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Glendon Graduate Student Conference in Translation Studies Contributes to a Blossoming Tradition


<p>Translation scholars, students and enthusiasts gathered to share ideas and participate in stimulating discussion at Glendon&rsquo;s second annual Graduate Student Conference in <a href="" target="_blank">Translation Studies</a> on February 5th. <br /><br /><img style="float: left;" src="" alt="" width="114" height="115" /><span class="image_caption">Left: Marie-Christine Aubin, director of Glendon's Graduate Program in Translation welcomes attendees</span></p>
<p>Under the title <em>Building Culture(s): A New Era in Translation Studies</em>, a series of talks focused on themes of translation &ldquo;not only as a means of bridging cultures and culture, but also building cultures and culture,&rdquo; as expressed by the director of Glendon&rsquo;s Graduate Program in Translation, professor Marie-Christine Aubin in her opening remarks. <br /><br />Special guest Glendon principal Kenneth McRoberts affirmed that Glendon was an ideal setting for this academic conference. Its status as a bilingual campus and therefore a meeting place for Anglophone and Francophone Canada, as well as an ever-increasing multiculturalism and multilingualism [in this country], made it the perfect place to discuss and share on translation topics such as multilingual inclusivity and cultural expression.<br /><br /><span class="image_caption"><img style="float: left;" src="" alt="" width="114" height="147" />Left: Keynote speaker Hugh Hazelton of Concordia University</span></p>
<p style="text-align: left;">The keynote address, given by distinguished writer and translator Hugh Hazelton, professor at Concordia University, elaborated on varying connections between Latin American literature and both French and English Canadian literature - connections made via translation, as well as by writer-translators who compose in their second language. Underlining the emerging inclusivity of multilingual writing and publishing practices, Hazelton&rsquo;s talk highlighted many of the day&rsquo;s central themes, including the role of translation and influence on cultural interaction.<br /><br />Graduate student speakers explored many intriguing and relevant issues in the field of translation. A paper presented by York University PhD Student Cheryl LaFrance, with the title <em>Translating Cultures through Dance</em>, offered an interpretation of the body as translator, of dance as language, and of choreography as composition. <em>Religious Reform as a Form of Cultural Translation</em>, by University of Ottawa student (Seyed) Mohammad Alavi, provided a reflection on the translation of the Quran in Iran. <em>The Merging of Brazilian and European Portuguese in the Contemporary Toronto Translation Market</em> was a practical case-study presented by translator and Glendon graduate student Bianca Rodrigues Bold Queiroz.</p>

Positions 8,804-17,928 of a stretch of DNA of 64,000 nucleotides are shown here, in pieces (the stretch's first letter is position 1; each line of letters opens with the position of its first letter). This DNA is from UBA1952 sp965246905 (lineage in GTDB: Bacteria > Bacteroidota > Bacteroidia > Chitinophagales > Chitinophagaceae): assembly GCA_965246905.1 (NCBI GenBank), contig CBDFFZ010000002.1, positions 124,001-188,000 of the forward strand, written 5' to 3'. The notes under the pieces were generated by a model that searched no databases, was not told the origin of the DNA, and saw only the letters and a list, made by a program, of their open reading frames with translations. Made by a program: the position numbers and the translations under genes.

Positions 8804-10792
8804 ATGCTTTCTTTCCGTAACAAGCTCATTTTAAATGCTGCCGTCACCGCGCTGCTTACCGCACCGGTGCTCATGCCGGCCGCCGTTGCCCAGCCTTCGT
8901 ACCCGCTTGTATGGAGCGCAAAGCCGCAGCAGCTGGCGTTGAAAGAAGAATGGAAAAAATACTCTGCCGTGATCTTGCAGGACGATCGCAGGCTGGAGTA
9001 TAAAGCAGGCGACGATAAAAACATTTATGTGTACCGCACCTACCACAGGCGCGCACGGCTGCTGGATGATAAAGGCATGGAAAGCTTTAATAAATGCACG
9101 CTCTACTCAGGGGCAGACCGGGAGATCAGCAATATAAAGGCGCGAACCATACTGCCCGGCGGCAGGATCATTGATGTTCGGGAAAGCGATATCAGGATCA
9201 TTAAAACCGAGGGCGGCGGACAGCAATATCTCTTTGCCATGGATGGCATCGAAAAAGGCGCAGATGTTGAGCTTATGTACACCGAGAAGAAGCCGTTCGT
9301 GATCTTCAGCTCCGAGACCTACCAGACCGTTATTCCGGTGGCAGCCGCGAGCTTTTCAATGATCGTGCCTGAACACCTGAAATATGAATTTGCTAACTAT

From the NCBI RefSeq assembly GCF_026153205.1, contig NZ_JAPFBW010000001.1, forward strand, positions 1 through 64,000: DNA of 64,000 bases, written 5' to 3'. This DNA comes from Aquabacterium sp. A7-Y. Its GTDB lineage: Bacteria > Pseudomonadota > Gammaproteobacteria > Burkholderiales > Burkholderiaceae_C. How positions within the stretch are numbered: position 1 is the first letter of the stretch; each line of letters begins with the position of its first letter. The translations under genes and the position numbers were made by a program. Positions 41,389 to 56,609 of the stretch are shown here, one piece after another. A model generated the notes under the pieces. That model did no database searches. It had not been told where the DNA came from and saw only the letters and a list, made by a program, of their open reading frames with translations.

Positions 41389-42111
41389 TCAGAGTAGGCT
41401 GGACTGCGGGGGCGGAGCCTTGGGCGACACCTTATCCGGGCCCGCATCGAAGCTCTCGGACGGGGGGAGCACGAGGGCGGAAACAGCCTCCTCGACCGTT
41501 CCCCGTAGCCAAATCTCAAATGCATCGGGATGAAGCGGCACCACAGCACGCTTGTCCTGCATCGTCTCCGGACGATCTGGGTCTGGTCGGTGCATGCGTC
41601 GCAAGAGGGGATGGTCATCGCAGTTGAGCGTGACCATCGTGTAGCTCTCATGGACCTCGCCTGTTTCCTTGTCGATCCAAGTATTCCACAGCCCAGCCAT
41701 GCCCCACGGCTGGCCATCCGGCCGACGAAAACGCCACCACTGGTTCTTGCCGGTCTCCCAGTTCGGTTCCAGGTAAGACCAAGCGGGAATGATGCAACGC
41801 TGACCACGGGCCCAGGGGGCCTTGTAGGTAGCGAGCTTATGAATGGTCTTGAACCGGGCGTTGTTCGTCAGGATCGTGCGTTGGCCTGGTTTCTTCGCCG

<p style="text-align: center;"><img src="" alt="" width="500" height="316" /><span class="image_caption"><br />Above: The panelists, l-r: Aur&eacute;lia Klimkiewicz, Salah Basamalah,<br />Hugh Hazelton, moderator Ian Martin, and Helen Wu</span></p>
<p>The afternoon&rsquo;s panel discussion focused on the ethics of translation and the role of translation in asymmetrical power relations. Moderated by Glendon professor of English, ESL and Linguistics Ian Martin, the panelists were Glendon translation professor Aur&eacute;lia Klimkiewicz, keynote speaker Hugh Hazelton, associate professor at the University of Ottawa&rsquo;s School of Translation and Interpretation Salah Basamalah, and professor of Chinese language at the University of Toronto Helen Wu. The panelists explored issues of translation as a means of assimilation, appropriation and ethnocentrism as well as hospitality, resistance and cultural communication. They did so via several case-studies, including the debate on reasonable accommodation in Quebec, as well as the colonial history in India and the Americas.<br /><br />The conference proved a great success, and a valuable contribution to a new academic tradition at Glendon. Organizing committee member Dena Mortazavi commented, &ldquo;We are very happy with the success of this conference. As translation studies is a relatively new academic field, events like this are important because, in addition to bringing people of different backgrounds together in a way that other conferences cannot, they also focus valuable attention on the field.&rdquo;</p>
<p style="text-align: center;"><img src="" alt="" width="500" height="375" /><span class="image_caption"><br />Above: The organizing committee, l-r: Aur&eacute;lia Klimkiewicz,<br />Dena Mortazavi, Marie-Christine Aubin, &Eacute;lisabeth Desbiens,Humda Tahir,<br />Martin Boyd, Victoria Ebergenyi and Maria Constanza Guzm&aacute;n</span></p>
<p>The conference was the result of the hard work and dedication of organizing committee members Professors Marie-Christine Aubin, Maria Constanza Guzm&aacute;n, Aur&eacute;lia Klimkievicz; students Martin Boyd, &Eacute;lisabeth Desbiens, Victoria Ebergenyi, Dena Mortazavi and Humda Tahir; as well as the event&rsquo;s many sponsors.<br /><br />The full list of presenters, as well as paper abstracts are available, and participants&rsquo; full papers will soon be posted on the graduate conference website at <a href="" target="_blank"></a>.<br /><br /><em>Article submitted by Glendon translation student Kathleen Dodd-Moher and Glendon communications officer Marika Kemeny.</em></p>

Published on February 11, 2011